The words may date back centuries, but Spanish director JoséLuis Arellano García knows that the subject matter — infatuation, jealousy, greed, gender relations — is familiar and evergreen. To emphasize that timeless, accessible quality, he has opted for an artfully low-key presentational approach: On an uncluttered wood-toned set, four male and four female actors, dressed in versions of 17th-century attire, divvy up the roles in the sketches, then cluster back together for the now-reflective, now-wisecracking songs. (“Affairs of the heart . . . are like eggs: The most tender are poached,” one ditty quips.)
Stylized movement adds to the production’s confident, seamless vibe (a trait that will not surprise audiences who caught Arellano’s stirring “¡Ay, Carmela!” and “El Caballero de Olmedo” at GALA in the past). During some of the songs, the ensemble members clutch tiny stools, which they hold over their heads, or stand on, or point at one another like weapons snatched up in a brawl. (Andoni Larrabeiti devised the choreography, whose occasionally stamping footwork hints at flamenco.)
Such moments suggest the torment of love. But most of the performances in “Cabaret Barroco” tend toward exuberant clowning. In Calderón’s interlude “El toreador,” for instance, Chani Martin is funny as Cosme Rana, first seen sobbing uncontrollably into a handkerchief out of love for Dona Bernarda (an imperiously flirty Natalia Miranda-Guzman), whom he has glimpsed in a portrait but never actually met. (Properties designer Alicia Tessari has created a delightfully quirky bull — sort of a wheelbarrow with horns — for the toreador sequence.)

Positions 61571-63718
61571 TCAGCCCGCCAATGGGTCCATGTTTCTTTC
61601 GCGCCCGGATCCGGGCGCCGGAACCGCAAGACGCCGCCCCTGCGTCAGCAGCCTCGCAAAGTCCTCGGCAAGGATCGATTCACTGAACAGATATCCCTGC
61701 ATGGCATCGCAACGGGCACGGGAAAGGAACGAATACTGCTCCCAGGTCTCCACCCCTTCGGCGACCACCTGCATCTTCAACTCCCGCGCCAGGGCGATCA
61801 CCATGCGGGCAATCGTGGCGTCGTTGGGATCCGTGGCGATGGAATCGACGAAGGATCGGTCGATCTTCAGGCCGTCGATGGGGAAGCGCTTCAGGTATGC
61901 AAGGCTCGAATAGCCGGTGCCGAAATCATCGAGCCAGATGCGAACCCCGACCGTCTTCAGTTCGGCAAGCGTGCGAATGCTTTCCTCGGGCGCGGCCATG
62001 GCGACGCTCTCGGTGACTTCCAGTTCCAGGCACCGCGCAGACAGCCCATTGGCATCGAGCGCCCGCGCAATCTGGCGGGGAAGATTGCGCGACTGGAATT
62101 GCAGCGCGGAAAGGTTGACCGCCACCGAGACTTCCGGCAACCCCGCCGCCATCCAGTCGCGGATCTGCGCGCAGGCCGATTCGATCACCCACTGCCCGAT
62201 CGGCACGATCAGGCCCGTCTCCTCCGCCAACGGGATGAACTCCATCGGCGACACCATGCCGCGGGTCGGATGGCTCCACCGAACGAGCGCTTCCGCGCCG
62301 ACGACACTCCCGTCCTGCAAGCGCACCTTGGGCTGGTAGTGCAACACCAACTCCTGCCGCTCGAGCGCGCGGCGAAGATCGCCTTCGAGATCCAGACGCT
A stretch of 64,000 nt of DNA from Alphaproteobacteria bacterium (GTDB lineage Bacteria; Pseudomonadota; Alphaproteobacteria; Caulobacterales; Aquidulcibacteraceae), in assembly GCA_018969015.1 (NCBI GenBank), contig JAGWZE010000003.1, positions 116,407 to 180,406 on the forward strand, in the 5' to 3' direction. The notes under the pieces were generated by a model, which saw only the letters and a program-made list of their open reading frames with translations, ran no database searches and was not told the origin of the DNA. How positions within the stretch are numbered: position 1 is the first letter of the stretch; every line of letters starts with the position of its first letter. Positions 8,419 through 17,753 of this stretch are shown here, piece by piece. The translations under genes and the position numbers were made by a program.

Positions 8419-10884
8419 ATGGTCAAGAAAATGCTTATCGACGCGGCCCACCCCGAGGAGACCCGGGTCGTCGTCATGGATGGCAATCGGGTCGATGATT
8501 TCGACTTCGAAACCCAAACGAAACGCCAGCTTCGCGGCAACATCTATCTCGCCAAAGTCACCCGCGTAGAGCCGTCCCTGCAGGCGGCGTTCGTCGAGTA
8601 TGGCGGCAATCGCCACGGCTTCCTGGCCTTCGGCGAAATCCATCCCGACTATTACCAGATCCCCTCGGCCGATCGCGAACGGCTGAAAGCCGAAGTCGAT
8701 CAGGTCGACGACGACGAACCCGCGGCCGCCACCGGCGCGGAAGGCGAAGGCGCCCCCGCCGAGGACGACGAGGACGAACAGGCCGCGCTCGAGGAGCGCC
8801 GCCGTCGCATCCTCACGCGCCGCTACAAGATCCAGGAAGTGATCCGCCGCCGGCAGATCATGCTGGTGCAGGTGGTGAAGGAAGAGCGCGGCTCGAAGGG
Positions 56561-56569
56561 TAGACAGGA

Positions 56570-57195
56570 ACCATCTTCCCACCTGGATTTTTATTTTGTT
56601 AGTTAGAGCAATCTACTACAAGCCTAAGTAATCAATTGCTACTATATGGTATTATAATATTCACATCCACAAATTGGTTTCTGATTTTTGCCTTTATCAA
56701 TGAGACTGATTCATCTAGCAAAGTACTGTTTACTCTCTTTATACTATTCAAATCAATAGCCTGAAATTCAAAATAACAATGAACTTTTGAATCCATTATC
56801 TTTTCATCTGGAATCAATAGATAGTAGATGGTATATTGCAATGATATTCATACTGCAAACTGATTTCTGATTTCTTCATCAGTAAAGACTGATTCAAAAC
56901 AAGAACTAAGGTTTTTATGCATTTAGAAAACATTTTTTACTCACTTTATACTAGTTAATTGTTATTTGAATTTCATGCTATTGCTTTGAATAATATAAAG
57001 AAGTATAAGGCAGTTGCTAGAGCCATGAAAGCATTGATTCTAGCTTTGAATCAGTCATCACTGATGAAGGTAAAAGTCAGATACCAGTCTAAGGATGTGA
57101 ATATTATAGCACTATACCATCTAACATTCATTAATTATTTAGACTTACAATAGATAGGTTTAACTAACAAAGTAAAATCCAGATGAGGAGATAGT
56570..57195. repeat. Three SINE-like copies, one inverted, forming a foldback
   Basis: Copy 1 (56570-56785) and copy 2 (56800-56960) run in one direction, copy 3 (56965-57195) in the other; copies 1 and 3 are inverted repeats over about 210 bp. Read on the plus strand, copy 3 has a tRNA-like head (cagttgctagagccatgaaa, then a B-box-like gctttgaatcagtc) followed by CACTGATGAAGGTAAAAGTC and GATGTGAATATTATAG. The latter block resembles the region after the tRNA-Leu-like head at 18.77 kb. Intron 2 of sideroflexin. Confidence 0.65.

In another enjoyably broad comic turn, Gonzalo Bouza plays Gracioso, loutish sugar daddy to the title character in Agustin Moreto y Cabana’s “Dona Esquina.” So rich is the glowering Gracioso that, instead of walking, he has himself wheeled about on a mailroom cart; when he steps off the contraption, he totters unsteadily with hulking strides. You’re not surprised that the wily Dona Esquina (the dynamic Luz Nicolas) can bamboozle both him and her mercenary, back-stabbing neighbors (Carmen Cabrera, Menchu Esteban and Miranda-Guzman).
The able cast also includes Jimmy Navarro, who (among other roles) plays a bully who’s tricked into allowing his sister (Cabrera) to marry as she pleases. (Women often outwit men in these folk-tale-like stories.) And Carlos Castillo snivels effectively as Toribio, who enlists a witch to help him with a seduction — with disastrous results.
Composers David Peralto and Alberto Granados Reguilon furnish underscorings and song melodies that feature infectious lilts and classical Spanish sounds — contributing to the show’s atmosphere of pedigreed buoyancy.
Wren is a freelance writer.
Cabaret Barroco: Interludes of Spain’s Golden Age
Direction and dramaturgy by JoséLuis Arellano García; adaptation by Mar Zubieta and Francisco Rojas; music direction, David Peralto; scenic design, Giorgos Tsappas; lighting and sound, Manu Roca; costume design, Ivania Stack. In Spanish with English surtitles (English translation by David Johnston). About 2 hours 10 minutes. Through Oct. 6 at GALA Theatre, 3333 14th St. NW.
Call 800-494-8497 or 202-234-7174, or visit www.galatheatre.org.